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Vitamin C and the risk of developing inflammatory polyarthritis: prospective nested case-control study
  1. D J Pattison1,
  2. A J Silman1,
  3. N J Goodson1,
  4. M Lunt1,
  5. D Bunn2,
  6. R Luben3,
  7. A Welch3,
  8. S Bingham4,
  9. K-T Khaw3,
  10. N Day3,
  11. D P M Symmons1
  1. 1Arthritis Research Campaign (arc) Epidemiology Unit, University of Manchester, Oxford Road, Manchester M13 9PT, UK
  2. 2Norfolk Arthritis Register, Norfolk & Norwich University Hospital, Colney Lane, Norwich NR4 7UZ, UK
  3. 3Department of Public Health and Primary Care, Institute of Public Health, University of Cambridge School of Clinical Medicine, Cambridge, UK
  4. 4MRC Dunn Human Nutrition Unit, Welcome Trust/MRC Building, Hills Road, Cambridge CB2 2XY, UK
  1. Correspondence to:
    Professor D Symmons
    Arthritis Research Campaign (arc) Epidemiology Unit, University of Manchester, Oxford Road, Manchester M13 9PT, UK;


Objective: To investigate whether, there is an association between consumption of fruit and vegetables and dietary antioxidants and the risk of developing inflammatory polyarthritis (IP).

Methods: In a prospective, population based, nested case-control study of residents of Norfolk, UK, men and women aged 45–74 years were recruited, between 1993 and 1997 through general practice age-sex registers to the Norfolk arm of the European Prospective Investigation of Cancer (EPIC-Norfolk). Dietary intake was assessed at baseline using 7 day diet diaries. Seventy three participants who went on to develop IP between 1993 and 2001 and were registered by the Norfolk Arthritis Register (NOAR) were identified. Incident cases of IP, assessed by general practitioners, fulfilled the criteria of two or more swollen joints, persisting for a minimum of 4 weeks. Each case of IP was matched for age and sex with two controls free of IP.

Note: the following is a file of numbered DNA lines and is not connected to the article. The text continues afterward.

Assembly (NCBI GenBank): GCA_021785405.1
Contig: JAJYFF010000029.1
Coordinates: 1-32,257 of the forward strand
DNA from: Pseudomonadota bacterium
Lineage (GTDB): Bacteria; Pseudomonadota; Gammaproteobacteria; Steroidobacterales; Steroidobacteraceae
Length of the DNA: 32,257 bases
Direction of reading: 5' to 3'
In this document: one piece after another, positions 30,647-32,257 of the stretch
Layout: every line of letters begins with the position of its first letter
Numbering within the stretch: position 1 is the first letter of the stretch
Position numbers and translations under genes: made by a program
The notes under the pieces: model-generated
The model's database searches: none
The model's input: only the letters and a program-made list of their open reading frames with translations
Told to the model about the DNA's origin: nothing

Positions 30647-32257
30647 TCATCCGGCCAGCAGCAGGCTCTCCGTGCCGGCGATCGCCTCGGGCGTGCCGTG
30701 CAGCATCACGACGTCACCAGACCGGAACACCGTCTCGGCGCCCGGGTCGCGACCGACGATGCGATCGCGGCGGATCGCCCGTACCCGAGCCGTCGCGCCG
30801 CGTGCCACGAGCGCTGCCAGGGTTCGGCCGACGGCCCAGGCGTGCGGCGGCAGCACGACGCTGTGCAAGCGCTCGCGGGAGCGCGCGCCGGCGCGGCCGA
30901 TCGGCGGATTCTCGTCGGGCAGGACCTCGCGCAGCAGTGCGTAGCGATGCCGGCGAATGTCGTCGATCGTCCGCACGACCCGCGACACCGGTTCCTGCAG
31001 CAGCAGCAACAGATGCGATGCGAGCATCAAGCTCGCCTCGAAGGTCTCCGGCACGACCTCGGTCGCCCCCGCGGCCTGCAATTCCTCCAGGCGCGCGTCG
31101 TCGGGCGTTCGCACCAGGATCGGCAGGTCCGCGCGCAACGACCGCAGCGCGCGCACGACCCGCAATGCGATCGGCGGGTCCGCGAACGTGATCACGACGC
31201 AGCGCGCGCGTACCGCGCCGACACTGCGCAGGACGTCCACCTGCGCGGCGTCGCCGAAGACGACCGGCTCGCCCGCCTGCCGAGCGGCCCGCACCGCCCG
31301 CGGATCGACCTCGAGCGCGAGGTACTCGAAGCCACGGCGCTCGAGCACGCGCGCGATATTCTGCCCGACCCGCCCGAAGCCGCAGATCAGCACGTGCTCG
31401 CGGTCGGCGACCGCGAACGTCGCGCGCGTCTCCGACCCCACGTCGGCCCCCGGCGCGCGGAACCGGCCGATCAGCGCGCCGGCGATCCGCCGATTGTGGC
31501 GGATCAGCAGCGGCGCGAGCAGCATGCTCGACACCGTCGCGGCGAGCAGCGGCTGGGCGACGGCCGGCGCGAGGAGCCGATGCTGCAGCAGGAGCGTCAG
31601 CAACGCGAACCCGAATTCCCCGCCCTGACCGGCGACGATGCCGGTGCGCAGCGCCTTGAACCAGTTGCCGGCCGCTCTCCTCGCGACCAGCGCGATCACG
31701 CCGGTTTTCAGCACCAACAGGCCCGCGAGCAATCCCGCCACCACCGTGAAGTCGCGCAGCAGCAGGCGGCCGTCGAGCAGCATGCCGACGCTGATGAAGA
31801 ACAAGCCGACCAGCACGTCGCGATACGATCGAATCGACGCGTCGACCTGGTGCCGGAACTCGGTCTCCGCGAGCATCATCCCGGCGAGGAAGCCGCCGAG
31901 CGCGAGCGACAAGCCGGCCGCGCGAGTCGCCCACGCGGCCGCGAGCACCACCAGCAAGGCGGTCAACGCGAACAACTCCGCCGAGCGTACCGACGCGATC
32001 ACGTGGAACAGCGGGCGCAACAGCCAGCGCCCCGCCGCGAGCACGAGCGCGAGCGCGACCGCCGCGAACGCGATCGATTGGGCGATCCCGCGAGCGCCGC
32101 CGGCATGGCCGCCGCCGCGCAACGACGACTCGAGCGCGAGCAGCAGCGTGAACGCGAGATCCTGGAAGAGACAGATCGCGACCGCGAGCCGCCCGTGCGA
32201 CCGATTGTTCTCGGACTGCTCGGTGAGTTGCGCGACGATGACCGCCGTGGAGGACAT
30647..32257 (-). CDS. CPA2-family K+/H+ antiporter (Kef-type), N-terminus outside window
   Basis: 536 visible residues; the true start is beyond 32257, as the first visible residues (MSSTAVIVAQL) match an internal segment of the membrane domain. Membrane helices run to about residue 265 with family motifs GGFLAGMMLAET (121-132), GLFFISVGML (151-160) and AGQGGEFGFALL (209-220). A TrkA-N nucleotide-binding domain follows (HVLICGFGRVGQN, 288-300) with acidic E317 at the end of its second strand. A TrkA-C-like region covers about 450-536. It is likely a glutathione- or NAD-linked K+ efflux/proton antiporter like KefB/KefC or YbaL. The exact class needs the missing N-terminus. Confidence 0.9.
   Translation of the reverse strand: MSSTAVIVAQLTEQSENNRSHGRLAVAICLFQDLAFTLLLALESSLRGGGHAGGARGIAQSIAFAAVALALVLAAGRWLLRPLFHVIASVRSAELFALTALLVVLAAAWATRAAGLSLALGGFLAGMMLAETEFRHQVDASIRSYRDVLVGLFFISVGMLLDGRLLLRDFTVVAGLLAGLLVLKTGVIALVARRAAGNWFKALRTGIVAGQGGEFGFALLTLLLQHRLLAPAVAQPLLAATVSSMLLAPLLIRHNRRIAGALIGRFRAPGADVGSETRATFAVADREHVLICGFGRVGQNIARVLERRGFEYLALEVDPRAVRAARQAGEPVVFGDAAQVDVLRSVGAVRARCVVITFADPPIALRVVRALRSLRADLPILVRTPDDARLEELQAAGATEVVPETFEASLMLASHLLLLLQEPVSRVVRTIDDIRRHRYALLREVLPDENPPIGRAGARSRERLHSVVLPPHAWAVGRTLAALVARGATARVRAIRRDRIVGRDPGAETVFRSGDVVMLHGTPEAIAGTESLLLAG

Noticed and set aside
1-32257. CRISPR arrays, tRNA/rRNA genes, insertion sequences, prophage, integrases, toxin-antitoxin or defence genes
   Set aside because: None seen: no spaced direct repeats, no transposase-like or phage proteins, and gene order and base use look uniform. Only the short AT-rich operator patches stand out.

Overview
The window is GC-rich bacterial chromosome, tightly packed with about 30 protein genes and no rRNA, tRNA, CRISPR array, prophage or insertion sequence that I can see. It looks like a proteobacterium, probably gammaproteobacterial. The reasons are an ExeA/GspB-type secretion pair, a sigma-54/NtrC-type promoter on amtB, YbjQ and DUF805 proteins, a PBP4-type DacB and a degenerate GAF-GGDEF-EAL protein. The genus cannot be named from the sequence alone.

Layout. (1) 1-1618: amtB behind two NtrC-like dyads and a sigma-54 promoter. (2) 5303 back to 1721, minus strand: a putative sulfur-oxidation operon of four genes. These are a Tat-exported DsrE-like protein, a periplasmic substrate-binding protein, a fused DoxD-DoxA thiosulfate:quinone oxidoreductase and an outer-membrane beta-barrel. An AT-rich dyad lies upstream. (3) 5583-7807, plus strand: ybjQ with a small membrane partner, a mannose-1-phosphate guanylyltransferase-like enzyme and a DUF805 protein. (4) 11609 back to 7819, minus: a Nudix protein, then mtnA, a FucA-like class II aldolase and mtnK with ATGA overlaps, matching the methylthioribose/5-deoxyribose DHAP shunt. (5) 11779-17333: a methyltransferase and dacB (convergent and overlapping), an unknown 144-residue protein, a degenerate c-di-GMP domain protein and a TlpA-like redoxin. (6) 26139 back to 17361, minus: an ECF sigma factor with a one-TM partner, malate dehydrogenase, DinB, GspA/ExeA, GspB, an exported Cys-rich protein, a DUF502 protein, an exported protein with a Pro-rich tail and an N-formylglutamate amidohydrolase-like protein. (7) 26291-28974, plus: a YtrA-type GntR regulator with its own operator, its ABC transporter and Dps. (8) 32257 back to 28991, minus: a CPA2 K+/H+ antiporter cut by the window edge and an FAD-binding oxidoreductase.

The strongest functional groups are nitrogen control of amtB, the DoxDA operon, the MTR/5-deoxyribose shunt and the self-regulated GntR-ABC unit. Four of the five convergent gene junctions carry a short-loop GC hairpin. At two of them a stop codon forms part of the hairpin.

Results: Lower intakes of fruit and vegetables, and vitamin C were associated with an increased risk of developing IP. Those in the lowest category of vitamin C intake, compared with the highest, increased their risk of developing IP more than threefold, adjusted odds ratio (OR) with 95% confidence intervals (CI) 3.3 (95% CI 1.4 to 7.9). Weak inverse associations between vitamin E and β-carotene intake and IP risk were found.

Conclusion: Patients with IP (cases) consumed less fruit and vitamin C than matched controls, which appeared to increase their risk of developing IP. The mechanism for this effect is uncertain. Thus similar studies are necessary to confirm these results.

  • ACR, American College of Rheumatology
  • BMI, body mass index
  • EPIC-Norfolk, Norfolk arm of the European Prospective Investigation of Cancer
  • IP, inflammatory polyarthritis
  • NOAR, Norfolk Arthritis Register
  • RA, rheumatoid arthritis
  • RNI, UK Reference Nutrient Intake
  • inflammatory polyarthritis
  • risk
  • diet
  • vitamin C

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